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Let $(\mathbb{N}, \mathcal{P}\mathbb{N}, \mu)$ be the measure space on the natural numbers with $\mu$ as the counting measure. Let $(Y, \mathcal{Y}, \nu)$ be an arbitrary measure space.

I want to show that $f: \mathbb{N} \times Y \to \mathbb{R}$ is measurable iff each section $f_n$ is $\mathcal{Y}$-measurable. In this context, a section $f_n: Y \to \mathbb{R}$ is defined via $$f_n(y) = f(n,y), \quad y \in Y$$ where $f: \mathbb{N} \times Y \to \mathbb{R}$.

Thoughts:

Given that $f$ is a measurable function, there's a theorem that allows me to conclude that every section of $f$ is measurable so the forward direction is done. For the backward direction, assuming each $f_n$ is $\mathcal{Y}$-measurable I have that $$f_n^{-1}(\alpha, \infty] \in \mathcal{Y}$$ for each $n \in \mathbb{N}$ and want to show this yields for $$f^{-1}(\alpha, \infty] \in \mathcal{P}\mathbb{N} \times \mathcal{Y}.$$

I know that I can write $f^{-1}(\alpha, \infty] = \{(n,y): f(n,y) > \alpha\}.$

Any ideas on how to prove this direction? General tips/strategies would be much appreciated.

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  • $\begingroup$ Hint: $f^{-1}((\alpha,\infty])=\bigcup_n \left(\{n\}\times f_n^{-1}((\alpha,\infty])\right)$ $\endgroup$ – Julian Rosen Dec 3 '12 at 4:01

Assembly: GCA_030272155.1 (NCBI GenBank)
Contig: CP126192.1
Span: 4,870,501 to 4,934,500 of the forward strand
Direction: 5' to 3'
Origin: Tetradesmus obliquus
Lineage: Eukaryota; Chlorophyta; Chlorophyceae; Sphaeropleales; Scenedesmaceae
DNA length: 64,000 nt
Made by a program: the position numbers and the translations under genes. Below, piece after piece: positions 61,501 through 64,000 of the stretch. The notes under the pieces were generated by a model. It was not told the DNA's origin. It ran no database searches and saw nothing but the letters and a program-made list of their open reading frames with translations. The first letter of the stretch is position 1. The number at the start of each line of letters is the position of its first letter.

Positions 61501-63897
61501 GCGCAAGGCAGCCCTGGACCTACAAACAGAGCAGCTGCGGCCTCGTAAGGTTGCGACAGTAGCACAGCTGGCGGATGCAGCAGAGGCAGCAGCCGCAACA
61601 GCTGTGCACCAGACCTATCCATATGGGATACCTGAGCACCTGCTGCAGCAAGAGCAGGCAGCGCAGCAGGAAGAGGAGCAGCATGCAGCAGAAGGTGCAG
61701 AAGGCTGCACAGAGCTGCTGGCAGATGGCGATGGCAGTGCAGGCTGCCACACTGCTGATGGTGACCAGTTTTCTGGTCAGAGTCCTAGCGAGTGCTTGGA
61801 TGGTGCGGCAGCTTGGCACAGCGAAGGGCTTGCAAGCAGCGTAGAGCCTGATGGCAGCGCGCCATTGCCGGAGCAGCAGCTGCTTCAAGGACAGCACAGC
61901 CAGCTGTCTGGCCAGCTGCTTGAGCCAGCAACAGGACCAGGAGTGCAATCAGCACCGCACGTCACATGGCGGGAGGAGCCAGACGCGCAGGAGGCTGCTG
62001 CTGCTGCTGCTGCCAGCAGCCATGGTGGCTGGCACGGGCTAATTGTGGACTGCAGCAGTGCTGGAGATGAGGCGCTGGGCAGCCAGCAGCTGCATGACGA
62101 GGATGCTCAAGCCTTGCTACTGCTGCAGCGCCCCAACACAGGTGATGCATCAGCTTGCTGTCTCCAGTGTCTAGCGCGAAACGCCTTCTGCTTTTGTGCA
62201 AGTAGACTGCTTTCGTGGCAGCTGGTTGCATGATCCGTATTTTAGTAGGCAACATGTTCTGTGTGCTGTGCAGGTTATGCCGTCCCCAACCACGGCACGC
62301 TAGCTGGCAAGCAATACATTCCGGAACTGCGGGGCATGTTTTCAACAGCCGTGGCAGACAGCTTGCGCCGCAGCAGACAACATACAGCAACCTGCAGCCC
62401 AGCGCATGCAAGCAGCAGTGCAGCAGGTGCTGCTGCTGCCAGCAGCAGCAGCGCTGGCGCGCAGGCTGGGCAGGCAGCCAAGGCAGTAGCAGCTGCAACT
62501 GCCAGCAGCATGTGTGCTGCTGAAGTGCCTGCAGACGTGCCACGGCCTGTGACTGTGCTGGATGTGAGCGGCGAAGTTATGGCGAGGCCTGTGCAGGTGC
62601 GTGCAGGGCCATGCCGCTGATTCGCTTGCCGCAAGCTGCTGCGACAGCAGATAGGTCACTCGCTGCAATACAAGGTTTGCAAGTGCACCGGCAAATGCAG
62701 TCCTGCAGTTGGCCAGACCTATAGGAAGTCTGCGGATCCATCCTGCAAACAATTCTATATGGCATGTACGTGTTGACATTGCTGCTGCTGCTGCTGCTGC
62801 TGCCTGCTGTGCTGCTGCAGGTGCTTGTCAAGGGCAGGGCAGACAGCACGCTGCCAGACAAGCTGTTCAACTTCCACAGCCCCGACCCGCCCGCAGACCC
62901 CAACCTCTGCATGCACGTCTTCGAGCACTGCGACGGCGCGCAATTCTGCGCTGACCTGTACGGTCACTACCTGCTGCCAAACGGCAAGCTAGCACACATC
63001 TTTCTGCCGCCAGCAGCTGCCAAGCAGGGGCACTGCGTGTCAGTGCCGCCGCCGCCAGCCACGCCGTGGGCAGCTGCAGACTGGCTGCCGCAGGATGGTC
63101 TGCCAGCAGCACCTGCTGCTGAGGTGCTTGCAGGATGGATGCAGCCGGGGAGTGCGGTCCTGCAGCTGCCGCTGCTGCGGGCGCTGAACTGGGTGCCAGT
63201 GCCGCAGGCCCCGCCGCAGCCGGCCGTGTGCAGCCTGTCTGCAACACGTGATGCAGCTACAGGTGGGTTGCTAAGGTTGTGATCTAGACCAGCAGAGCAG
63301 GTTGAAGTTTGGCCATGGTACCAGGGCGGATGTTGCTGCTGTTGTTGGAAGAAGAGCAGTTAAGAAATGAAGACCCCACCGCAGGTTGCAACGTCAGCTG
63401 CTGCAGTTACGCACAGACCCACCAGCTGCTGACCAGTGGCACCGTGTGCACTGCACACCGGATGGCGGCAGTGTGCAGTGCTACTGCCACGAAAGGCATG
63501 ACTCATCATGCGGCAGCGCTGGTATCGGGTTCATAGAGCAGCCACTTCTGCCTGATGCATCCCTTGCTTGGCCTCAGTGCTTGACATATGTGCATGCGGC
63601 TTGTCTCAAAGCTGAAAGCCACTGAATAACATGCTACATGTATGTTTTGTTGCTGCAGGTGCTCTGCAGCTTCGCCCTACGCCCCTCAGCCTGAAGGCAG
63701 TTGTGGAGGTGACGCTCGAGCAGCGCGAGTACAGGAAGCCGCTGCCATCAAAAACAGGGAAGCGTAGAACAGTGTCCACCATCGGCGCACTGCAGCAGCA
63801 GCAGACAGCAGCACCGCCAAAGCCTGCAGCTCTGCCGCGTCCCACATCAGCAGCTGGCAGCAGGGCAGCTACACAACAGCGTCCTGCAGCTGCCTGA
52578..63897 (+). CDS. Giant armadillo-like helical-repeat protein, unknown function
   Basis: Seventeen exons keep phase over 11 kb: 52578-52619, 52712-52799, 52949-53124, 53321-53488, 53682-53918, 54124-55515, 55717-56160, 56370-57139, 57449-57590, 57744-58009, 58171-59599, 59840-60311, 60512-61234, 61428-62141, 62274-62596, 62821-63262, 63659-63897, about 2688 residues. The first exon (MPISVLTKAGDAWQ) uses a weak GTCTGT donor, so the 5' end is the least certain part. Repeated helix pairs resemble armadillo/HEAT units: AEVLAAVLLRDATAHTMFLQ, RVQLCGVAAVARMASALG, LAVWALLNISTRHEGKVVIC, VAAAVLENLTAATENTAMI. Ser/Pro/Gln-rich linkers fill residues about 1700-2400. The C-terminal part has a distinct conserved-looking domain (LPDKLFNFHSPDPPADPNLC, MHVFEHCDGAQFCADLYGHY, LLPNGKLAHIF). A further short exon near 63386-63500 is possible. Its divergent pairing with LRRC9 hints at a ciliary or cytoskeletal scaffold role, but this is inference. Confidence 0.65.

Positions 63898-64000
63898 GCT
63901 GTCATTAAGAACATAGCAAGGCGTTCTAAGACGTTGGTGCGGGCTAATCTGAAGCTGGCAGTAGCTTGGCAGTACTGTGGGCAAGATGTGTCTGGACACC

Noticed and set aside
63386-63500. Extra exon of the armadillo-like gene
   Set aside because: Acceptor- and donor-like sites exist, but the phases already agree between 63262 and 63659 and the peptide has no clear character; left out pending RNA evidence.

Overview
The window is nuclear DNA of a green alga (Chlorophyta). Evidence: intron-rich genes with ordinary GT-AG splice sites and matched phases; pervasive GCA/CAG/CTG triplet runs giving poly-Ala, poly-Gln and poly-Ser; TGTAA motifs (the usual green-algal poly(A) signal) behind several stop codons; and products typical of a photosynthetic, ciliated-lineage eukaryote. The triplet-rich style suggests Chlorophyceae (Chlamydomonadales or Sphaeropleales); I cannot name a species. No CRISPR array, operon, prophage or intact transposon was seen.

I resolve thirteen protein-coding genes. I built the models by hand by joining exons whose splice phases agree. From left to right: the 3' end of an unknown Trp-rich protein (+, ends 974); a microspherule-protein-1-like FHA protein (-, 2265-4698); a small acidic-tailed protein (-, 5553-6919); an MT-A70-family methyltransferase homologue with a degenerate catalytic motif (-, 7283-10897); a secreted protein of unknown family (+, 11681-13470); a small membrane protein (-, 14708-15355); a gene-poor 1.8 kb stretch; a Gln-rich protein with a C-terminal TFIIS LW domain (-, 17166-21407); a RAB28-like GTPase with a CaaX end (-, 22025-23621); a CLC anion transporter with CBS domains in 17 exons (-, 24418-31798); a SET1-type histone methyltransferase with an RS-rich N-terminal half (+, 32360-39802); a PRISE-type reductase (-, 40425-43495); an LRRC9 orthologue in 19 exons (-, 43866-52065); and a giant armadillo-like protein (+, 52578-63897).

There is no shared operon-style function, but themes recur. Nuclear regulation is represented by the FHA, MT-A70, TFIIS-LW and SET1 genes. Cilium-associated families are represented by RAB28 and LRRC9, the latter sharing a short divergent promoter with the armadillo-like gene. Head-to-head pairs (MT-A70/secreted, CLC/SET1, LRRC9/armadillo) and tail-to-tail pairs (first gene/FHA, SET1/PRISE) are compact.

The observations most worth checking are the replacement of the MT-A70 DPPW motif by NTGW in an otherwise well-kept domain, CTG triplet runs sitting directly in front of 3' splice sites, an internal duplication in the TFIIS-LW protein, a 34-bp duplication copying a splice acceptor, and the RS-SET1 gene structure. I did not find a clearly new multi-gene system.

• $\begingroup$ Not an official hw problem, though it is taken from Bartle's Elements of integration.. $\endgroup$ – tentaclenorm Dec 3 '12 at 4:01
  • $\begingroup$ @PinkElephants Could you elaborate on this fabulous hint? It was something I thought would be true, but I'm just not seeing it.. $\endgroup$ – tentaclenorm Dec 3 '12 at 4:08
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If $S\subset Y$ is measureable, then $\{n\}\times S\subset \mathbb{N}\times Y$ is measurable for all $n\in\mathbb{N}$ (it is a product of the measurable sets $\{n\}\subset \mathbb{N}$ and $S\subset Y$). Therefore $$ f^{-1}((\alpha,\infty])=\bigcup_n \{n\}\times f_n^{-1}((\alpha,\infty]) $$ is a countable union of measurable sets, so is measurable.

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  • $\begingroup$ I still don't see why $f^{-1}((\alpha,\infty])=\bigcup_n \{n\}\times f_n^{-1}((\alpha,\infty])$ is true. Is there a way to achieve it starting from $f^{-1}((\alpha,\infty])=\{(n,y): f_n(y) > \alpha\}$ ? $\endgroup$ – tentaclenorm Dec 3 '12 at 4:20
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    $\begingroup$ Take the set $A:=\{(n,y):n\in\mathbb{N},f_n(y)>y\}$, and decompose it as a union $A=\bigcup_k A_k$ of subsets $A_k\subset A$, where $A_k=\{(n,y)\in A:n=k\}$. Do you see why $A_k=\{k\}\times f_k^{-1}((\alpha,\infty])$? $\endgroup$ – Julian Rosen Dec 3 '12 at 4:27
  • $\begingroup$ I do! Very clever. Thanks so much for your help. $\endgroup$ – tentaclenorm Dec 3 '12 at 4:35

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